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GPSMON(1)		      GPSD Documentation		     GPSMON(1)

       gpsmon -	real-time GPS packet monitor and control utility

       gpsmon [-L] [-V]	[-h] [-n] [-a] [-l logfile] [-t	driver-prefix]
	      [[ server	[:port [:device]] | device]] [-D debuglevel]

       gpsmon is a monitor that	watches	packets	coming from a GPS and displays
       them along with diagnostic information. It supports commands that can
       be used to tweak	GPS settings in	various	ways; some are
       device-independent, some	vary with the GPS chipset type.	It will	behave
       sanely, just dumping packets, when connected to a GPS type it knows
       nothing about.

       gpsmon differs from a navigation	client in that it mostly dumps raw
       data from the GPS, with only enough data-massaging to allow checks
       against expected	output.	In particular, this tool does not do any
       interpolation or	modeling to derive climb/sink or error estimates. Nor
       does it discard altitude	reports	when the fix quality is	too low.

       Unlike gpsd, gpsmon never writes	control	or probe strings to the	device
       unless you explicitly tell it to. Thus, while it	will auto-sync to
       binary packet types, it won't automatically recognize a device shipping
       an extended NMEA	protocol as anything other than	a plain	NMEA device.
       Use the -t option or the	t to work around this.

       gpsmon is a designed to run in a	terminal emulator with a minimum 25x80
       size; the non-GUI interface is a	design choice made to accommodate
       users operating in constrained environments and over telnet or ssh
       connections. If run in a	larger window, the size	of the packet-log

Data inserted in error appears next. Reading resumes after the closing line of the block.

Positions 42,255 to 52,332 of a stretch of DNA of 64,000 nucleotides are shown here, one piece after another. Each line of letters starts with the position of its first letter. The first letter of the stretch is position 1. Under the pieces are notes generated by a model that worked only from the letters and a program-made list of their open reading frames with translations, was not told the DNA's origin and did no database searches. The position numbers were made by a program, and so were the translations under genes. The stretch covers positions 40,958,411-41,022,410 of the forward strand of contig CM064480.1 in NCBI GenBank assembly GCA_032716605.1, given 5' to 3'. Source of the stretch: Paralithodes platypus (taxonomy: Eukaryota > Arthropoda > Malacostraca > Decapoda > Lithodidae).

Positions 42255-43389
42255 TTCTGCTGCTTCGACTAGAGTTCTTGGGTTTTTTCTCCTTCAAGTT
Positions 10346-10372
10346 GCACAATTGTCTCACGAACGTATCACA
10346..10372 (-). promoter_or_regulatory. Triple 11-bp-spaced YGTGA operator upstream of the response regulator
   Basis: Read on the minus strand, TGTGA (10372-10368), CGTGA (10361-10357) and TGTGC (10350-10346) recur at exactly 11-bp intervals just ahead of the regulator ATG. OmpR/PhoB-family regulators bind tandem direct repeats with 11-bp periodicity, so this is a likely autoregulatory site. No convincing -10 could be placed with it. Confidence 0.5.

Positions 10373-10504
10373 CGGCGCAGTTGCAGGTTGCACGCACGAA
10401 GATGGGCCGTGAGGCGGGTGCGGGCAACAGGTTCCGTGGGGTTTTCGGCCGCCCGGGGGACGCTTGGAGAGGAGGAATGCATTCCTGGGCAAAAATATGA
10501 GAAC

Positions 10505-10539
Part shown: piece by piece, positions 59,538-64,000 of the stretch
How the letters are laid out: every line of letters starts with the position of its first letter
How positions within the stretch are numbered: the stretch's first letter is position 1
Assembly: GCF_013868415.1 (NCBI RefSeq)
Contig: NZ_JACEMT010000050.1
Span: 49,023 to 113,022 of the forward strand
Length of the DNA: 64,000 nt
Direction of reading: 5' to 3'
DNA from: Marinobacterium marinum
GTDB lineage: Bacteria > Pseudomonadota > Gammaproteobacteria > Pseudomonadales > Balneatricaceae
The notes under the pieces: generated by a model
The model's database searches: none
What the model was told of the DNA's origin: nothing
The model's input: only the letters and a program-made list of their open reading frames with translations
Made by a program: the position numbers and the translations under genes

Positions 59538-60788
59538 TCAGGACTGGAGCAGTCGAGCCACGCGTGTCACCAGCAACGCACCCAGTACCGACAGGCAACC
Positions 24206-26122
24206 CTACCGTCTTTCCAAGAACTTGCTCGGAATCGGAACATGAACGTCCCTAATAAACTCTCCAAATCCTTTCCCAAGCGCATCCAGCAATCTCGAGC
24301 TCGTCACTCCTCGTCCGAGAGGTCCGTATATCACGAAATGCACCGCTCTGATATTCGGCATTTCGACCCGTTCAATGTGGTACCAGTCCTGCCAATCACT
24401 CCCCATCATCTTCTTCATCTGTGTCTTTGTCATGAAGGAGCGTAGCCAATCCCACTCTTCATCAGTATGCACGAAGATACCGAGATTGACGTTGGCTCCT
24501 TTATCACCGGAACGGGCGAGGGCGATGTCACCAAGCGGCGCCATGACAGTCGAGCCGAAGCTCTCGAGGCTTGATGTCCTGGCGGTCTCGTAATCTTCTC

window will be increased	to fit.

       gpsmon accepts an -h option that	displays a usage message, or a -V
       option to dump the package version and exit.

       This program may	be run in either of two	modes, as a client for the
       gpsd daemon (and	its associated control socket) or directly connected
       to a specified serial device. When run with no argument,	it attempts to
       connect to the daemon. If the argument begins with a server:port
       specification it	will also attempt to connect to	the daemon. If the
       argument	looks like a bare server name it will attempt to connect to a
       daemon running on the default gpsd port on that server. Only if the
       device argument contains	slashes	but no colons will it be treated as a
       serial device for direct	connection. In direct-connect mode gpsmon will
       hunt for	a correct baud rate and	lock on	to it automatically. Possible
       cases look like this:

	   Look	at the default port of localhost, trying both IPv4 and IPv6
	   and watching	output from serial device 1.
	   Look	at port	2317 on, trying both IPv4 and IPv6.
	   Look	at port	2317 at	the specified IPv4 address, collecting data
	   from	attached serial	device 3.

	   Look	at port	2317 at	the specified IPv6 address, collecting data
	   from	attached serial	device 5.

       Unlike gpsd, gpsmon run in direct mode does not do its own device
       probing.	Thus, in particular, if	you point it at	a GPS with a native
       binary mode that	happens	to be emitting NMEA, it	won't identify the
       actual type unless the device emits a recognizable NMEA trigger
       sentence. The -t	and -i options may help	you.

       The -F option is	only valid in client mode; it specifies	a control
       socket to which the program should send device control strings. You
       must specify a valid pathname of	a Unix-domain socket on	your local

       The -D option enables packet-getter debugging output and	is probably
       only useful to developers of the	GPSD code. Consult the packet-getter
       source code for relevant	values.

       The -L option lists a table showing which GPS device types gpsmon has
       built-in	support	for, and which generic commands	can be applied to
       which GPS types,	and then exits.	Note that this does not	list
       type-specific commands associated with individual GPS types.

       The -l option sets up logging to	a specified file to start immediately